Coaches Sons: Sidell Corley & Phelon Jones
Sidell Corley
Sidell Corley
Posted Aug 4, 2006

Sidell Corley, Sr. and Tony Jones have a special bond with their sons, Sidell and Phelon. Both young men are living their dream playing football and both have verbally committed to Division-I powerhouses. Both young men will play their senior seasons just as they played the seasons before, with their dads on the sidelines at McGill-Toolen Catholic High School in Mobile, (Ala.). four-star Sidell will play defensive end with a tenuous verbal commitment to continue that play at the University of Florida.

Phelon has a solid commitment to play further south in the Sunshine State. Coral Gables to be exact. The University of Miami is the future home for this four-star defensive back.

Both coaches spoke with us about being dads. We talked about the pride they have in coaching their sons, what they've achieved and the path they took to get there.

Coach Corley grew up in Chicago and shared, "I have a sister that teaches biology at the University of Illinois and another sister that is in medical school at the University of Illinois. I also have a brother that is (pause), well, he's just having a good time (laughing)."

"When I was a kid, we didn't have organized youth leagues. I wasn't able to play football until I got into high school, but then I played all four years. I played offensive tackle and guard."

"My high school Coach, Ronnie Williams, always told us "the cream always rises to the top." It doesn't matter what you're doing in life. The cream always rises to the top."

"Coach Williams worked out with us side-by-side and was on the field with us going through drills. Even now, in his advanced age, he's still doing that."

"I went on to play at Southern University."

"I joined the military and played in the first European professional league in Frankfort, Germany. The military slimmed me down, and I played Sidell's position, defensive end."

"When I got out of the service, I played regional semi-pro ball around the country. When I was 29, I met Sidell's mom. I settled down in Mobile, Alabama."

"I loved playing football and that's why I'm still in coaching."

We asked Coach Corley when Sidell started playing football and he stated, "He tried it at seven, but he liked soccer and basketball better. At about eight or nine years old, Michael McNeil's father convinced him to play football. Everyone wonders how Michael and Sidell became so close. Well, that was it back then."

"Sidell was a very good basketball player. They were AAU champs when he was 11, 12, and 13, but then he just got so big."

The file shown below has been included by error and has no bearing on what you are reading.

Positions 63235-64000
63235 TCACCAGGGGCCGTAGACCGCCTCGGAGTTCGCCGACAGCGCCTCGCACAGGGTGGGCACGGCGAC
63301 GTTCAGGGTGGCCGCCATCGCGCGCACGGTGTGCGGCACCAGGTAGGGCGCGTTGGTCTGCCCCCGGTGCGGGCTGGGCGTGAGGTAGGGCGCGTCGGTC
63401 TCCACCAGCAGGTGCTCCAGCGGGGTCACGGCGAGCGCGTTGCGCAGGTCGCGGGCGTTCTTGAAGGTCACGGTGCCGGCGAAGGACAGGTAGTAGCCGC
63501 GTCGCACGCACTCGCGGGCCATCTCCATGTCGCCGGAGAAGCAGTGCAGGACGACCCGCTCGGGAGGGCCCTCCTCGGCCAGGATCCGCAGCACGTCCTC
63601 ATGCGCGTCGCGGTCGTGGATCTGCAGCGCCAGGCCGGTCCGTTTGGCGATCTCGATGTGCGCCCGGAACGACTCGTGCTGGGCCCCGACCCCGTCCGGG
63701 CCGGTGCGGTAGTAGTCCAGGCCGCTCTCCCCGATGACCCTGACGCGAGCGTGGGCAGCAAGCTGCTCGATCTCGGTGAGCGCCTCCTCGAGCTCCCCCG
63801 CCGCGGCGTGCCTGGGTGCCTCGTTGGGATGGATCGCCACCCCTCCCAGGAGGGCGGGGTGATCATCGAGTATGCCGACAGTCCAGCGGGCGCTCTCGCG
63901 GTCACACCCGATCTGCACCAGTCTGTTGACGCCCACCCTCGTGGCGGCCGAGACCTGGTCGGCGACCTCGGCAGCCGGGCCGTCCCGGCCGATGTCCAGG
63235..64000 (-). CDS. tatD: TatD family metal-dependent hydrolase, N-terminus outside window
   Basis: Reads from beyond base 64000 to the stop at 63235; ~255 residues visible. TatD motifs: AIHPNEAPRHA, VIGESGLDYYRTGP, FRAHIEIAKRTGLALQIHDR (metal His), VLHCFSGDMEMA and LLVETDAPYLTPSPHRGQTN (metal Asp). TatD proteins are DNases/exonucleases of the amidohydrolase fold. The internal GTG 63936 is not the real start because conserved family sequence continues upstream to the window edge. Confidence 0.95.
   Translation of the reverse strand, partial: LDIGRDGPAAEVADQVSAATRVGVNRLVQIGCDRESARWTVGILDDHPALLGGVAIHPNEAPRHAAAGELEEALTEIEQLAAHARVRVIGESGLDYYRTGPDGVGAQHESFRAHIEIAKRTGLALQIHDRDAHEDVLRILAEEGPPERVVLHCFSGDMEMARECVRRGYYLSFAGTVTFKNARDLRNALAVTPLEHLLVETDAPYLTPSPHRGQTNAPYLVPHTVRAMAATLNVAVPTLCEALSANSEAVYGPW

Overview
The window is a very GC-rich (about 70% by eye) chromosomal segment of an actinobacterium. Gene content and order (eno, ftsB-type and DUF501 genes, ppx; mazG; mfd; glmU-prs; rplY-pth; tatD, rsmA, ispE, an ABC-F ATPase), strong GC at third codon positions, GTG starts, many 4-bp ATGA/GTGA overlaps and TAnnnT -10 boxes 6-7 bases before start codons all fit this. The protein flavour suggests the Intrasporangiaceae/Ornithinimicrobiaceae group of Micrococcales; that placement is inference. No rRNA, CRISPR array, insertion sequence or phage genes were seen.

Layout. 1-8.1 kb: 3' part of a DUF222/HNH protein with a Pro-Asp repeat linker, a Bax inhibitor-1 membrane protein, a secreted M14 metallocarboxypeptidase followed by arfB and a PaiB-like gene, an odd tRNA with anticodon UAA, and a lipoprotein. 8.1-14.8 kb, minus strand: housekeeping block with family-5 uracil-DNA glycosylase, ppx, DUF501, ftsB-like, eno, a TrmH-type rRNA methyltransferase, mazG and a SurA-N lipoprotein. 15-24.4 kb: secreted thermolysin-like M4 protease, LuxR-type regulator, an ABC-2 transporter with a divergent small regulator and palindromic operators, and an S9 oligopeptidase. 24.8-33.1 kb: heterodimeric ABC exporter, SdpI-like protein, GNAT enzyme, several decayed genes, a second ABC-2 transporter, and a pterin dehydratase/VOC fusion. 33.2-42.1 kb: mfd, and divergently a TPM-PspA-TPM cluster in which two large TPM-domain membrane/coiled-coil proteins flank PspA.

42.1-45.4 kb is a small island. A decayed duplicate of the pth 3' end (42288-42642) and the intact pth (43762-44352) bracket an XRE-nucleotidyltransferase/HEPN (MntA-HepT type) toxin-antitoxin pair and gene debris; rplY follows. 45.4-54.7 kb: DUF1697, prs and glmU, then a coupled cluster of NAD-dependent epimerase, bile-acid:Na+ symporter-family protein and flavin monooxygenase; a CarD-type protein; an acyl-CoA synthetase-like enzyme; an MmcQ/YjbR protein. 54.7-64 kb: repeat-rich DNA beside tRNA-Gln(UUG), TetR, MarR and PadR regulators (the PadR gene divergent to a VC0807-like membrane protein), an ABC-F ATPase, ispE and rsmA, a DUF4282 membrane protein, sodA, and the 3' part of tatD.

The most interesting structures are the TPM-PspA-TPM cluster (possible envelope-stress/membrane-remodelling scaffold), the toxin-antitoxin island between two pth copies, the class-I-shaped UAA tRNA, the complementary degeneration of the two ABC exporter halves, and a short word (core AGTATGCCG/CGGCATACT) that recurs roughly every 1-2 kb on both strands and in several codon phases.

We asked Coach Corley about motivating and developing Sidell's talent.

"He told me one time that he wanted to be the best defensive end in the state, and I got on him pretty hard that he couldn't just want to be the best in the state. He needed to want to be the best in the country. It was just a motivational thing a father would do, and it worked. He started going to specialty work-outs and camps. His size and his talent got bigger, and he just blossomed."

"Sidell works hard, but there is no doubt that his talent is God-given. His speed is unbelievable, and you can't buy 6-4 in the grocery store."

What does it take to keep a highly talented 17 year old's feet firmly on the ground and Corley replied, "Well, Sidell is just humble. His grandmother (Corley's mother in Chicago) kept him humble. She got sick about five years ago with cancer, and he always spent a lot of time with her. She would tell him to appreciate things because it could all be gone tomorrow. She was his best friend."

We asked coach Corley about the important days ahead and the impact of the loss of Sidell's grandmother.

"It's going to be hard for him," he said. "When he graduates, it will be a tough day. She wanted to be there to see him graduate. She fought really hard to be there for him."

We switched gears and asked about recruiting, the downside.

"Sidell started receiving about 150 text messages a week," Corley said. "Next thing I knew, he received a bill for $450. I had to get him unlimited text messages after that."

"Sidell is not allowed a phone when he's in school and only talks to coaches on Wednesdays from 6-8 p.m. during the school year."

We asked the strangest thing that has happened to them in the recruiting process thus far.

"That offer from the University of Oregon was kind of unusual," he said.

There's always a downside of recruiting, but what about the good side?

"Sidell has made a lot of friends. He knows he hurt a lot of feelings when he committed to Florida, but he was doing what he thought was best," Corley said.

With high school coaching responsibilities on Friday nights the task of making a college football game on Saturday is not easy.

"Well, Coach Savarese has us preparing on the weekend for the next week," Corley said. "It's going to be a challenge, but I will try and see him as often as possible. My wife will be there each week."

We know it's difficult for parents to see their children move away to college. We asked coach Corley how he will feel when that young man walks out the door.

"Well, I'm going to miss my best friend," he said. "I was a single parent for seven years. We played basketball together, and we would stay up playing Playstation till all hours of the night. When I get home every night, there's Sidell and Michael McNeil sitting there waiting to tell me what happened during the day. They usually talk to me until around 10 o'clock every night. (Coach Corley was driving home from a conference while were speaking.) In fact, I would imagine they are sitting at home waiting for me to get there right now."

To end our conversation, I wanted to ask the question of who wins the Playstation battles?

"He won a couple of times the other night, but I hold the record, of course," he said.

Coach Tony Jones grew up in Birmingham, Alabama and shared, "I played little league football, but it wasn't the same as it is now. They have size and weight classifications, but we had community classifications instead. You might have big and little kids playing together or against each other."